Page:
Flirting with german exile

Flirting with german exile

Ernesto Cardenal © Katharina Ebel (KNA)

For years the Nicaraguan liberation theologian Ernesto Cardenal has been at loggerheads with his former companions. Now the poet is considering going into exile.

At least the poet and liberation theologian Ernesto Cardenal (92) can still rely on his fellow writers: Earlier this week, the international writers' association PEN threw its weight behind the Nicaraguan poet, who, according to its own reading, has once again become a target of the ruling Sandinistas. One believes in his courageous, direct and critical positions on the situation in Nicaragua under the government of Daniel Ortega. The latter has faced persecution and interference since 2007, according to a PEN letter from which Latin American media quote.

A little later, the Nicaraguan writer Gioconda Belli added: "I would like to send Ernesto Cardenal a hug. He is a great poet, an essential poet, who deserves nothing more than love."

The Chilean writer Isabelle Allende also showed solidarity with Cardenal. She called it deplorable that the situation in Nicaragua frightens Cardenal, just as it frightens many other people. "If Ernesto Cardenal feels persecuted, it's better if he leaves. You can neither live nor work, much less write poetry, if you feel persecuted," Allende told Deutsche Welle. This is what happened to her in Chile during the dictatorship. "That is why I did not stay there, but went to Venezuela."

750.000 Euro fine

Whether the expressions of solidarity actually help is another matter. Cardinal feels "politically persecuted. According to media reports, Nicaragua's judiciary imposed on him a fine equivalent to 750.000 euros. The background is said to be a years-long dispute over land on the Solentiname archipelago, where Cardenal once established an Original Christian commune. Now the indignant poet is looking into the possibility of seeking political asylum in Germany, Chile or Spain, people close to him said.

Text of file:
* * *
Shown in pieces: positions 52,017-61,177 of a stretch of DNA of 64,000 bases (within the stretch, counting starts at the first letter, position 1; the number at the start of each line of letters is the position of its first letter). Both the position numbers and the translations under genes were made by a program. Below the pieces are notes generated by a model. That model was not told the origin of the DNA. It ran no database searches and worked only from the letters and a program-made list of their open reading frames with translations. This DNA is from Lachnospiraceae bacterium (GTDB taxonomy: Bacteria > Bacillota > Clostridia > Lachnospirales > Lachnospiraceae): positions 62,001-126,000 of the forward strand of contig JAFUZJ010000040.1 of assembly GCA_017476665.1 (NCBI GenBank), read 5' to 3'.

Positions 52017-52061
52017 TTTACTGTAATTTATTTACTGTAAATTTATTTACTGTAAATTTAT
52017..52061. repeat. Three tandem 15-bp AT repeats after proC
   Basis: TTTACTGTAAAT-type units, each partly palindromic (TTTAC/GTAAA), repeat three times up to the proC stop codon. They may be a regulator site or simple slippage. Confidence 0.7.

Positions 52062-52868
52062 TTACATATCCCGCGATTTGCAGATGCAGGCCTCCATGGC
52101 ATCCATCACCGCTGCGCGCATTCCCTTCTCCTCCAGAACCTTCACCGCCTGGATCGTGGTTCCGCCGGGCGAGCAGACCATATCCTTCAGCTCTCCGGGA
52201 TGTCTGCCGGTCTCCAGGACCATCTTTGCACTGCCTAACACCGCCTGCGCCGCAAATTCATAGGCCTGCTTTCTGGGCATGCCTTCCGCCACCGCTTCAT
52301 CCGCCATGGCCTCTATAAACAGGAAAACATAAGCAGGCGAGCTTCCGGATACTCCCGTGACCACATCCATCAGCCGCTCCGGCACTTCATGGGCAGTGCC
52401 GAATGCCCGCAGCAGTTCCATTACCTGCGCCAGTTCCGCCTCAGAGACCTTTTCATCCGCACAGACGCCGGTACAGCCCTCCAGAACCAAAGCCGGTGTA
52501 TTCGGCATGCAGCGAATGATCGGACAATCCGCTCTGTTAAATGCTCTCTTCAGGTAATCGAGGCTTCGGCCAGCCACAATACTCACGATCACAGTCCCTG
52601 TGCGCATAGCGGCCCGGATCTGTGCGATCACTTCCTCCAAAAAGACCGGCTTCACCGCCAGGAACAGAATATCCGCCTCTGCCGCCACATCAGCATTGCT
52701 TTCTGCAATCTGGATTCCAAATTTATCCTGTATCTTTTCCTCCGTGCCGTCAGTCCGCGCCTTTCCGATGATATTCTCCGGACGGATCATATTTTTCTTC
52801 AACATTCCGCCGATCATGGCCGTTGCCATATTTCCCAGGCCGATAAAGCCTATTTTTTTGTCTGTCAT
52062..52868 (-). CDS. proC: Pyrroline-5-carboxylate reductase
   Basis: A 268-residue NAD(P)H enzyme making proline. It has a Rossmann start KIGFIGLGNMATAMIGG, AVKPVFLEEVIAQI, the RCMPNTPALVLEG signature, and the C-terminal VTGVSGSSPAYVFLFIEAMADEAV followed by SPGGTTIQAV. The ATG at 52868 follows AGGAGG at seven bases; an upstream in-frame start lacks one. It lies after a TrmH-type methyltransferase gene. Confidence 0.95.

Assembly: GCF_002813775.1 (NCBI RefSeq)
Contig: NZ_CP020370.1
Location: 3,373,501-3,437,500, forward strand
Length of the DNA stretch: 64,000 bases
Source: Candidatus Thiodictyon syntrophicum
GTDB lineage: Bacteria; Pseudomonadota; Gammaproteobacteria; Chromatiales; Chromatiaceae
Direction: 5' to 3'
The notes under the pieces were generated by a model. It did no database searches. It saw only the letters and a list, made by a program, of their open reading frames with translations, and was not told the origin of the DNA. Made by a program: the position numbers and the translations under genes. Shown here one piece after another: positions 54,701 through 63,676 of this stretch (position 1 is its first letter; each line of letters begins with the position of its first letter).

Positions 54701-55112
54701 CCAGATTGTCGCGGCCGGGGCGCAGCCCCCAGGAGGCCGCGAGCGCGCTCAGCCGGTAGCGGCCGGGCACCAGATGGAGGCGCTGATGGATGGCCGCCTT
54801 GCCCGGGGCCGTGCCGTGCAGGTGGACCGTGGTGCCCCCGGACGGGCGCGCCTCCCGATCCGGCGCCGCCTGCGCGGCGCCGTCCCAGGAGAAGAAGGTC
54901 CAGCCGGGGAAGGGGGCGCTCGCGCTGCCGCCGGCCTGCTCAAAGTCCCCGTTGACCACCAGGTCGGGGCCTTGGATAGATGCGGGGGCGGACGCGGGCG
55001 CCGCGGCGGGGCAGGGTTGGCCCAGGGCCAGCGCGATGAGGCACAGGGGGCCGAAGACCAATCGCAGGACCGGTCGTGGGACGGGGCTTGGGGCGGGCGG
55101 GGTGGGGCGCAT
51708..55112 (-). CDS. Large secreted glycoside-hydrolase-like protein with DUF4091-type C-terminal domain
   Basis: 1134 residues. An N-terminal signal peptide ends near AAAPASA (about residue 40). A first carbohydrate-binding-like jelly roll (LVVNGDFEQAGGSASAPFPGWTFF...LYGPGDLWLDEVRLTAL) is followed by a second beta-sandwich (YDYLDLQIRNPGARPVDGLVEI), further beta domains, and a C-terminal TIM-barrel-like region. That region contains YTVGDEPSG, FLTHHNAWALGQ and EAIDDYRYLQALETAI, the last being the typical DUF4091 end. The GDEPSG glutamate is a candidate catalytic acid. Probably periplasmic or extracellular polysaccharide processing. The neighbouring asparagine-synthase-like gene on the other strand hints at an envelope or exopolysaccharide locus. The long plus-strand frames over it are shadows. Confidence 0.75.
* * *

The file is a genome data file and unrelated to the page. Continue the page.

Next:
The judicial decision was enforced by an old acquaintance of the presidential couple Daniel Ortega/Rosario Murillo, who have shared not only table and bed but also the presidency and vice-presidency since the disputed ballot in November. Even before the elections, Ortega/Murillo simply had a most promising opposition candidate removed from the race with the help of the judiciary. Now lawyer Ramon Rojas is successfully litigating against Cardenal and on behalf of the plaintiffs, Arcia Mayorga and her German husband Immanuel Zerger.

Rojas already defended Ortega against allegations of abuse by Zoilamerica Narvaez. Ortega accused his wife's daughter of sexually abusing her since she was eleven years old. Rosario Murillo stood up to her and defended the husband. In the end, Ortega's stepdaughter had nothing left to do but criticize impunity in Nicaragua.

Award-winning and criticized

Cardenal, meanwhile, is considered one of Latin America's most colorful figures. He calls himself "Sandinista, Marxist and Christian". Pope John Paul II. banned him from serving as a priest in 1985 because he held the post of Minister of Culture in the revolutionary government after the fall of the Somoza dictatorship. At that time Ortega and Cardenal were still arguing side by side. For his literary work, the poet received the Peace Prize of the German Book Trade in 1980 and the Spanish Queen Sofia Prize for Ibero-American Literature in 2012. Critics call him the "founder of Latin American mystical literature" or "one of the most original Christian mystics of the 20th century. Century".

On 4. March Cardenal is awarded an honorary doctorate by the University of Wuppertal. The Faculty of Humanities and Cultural Studies honored his contribution to world literature and his commitment to cultural exchange between Nicaragua and Germany, the university recently announced. Surely the German public will then also learn directly from the mouth of Cardenal whether he is actually drawn to exile in Germany.

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Christina Cherry
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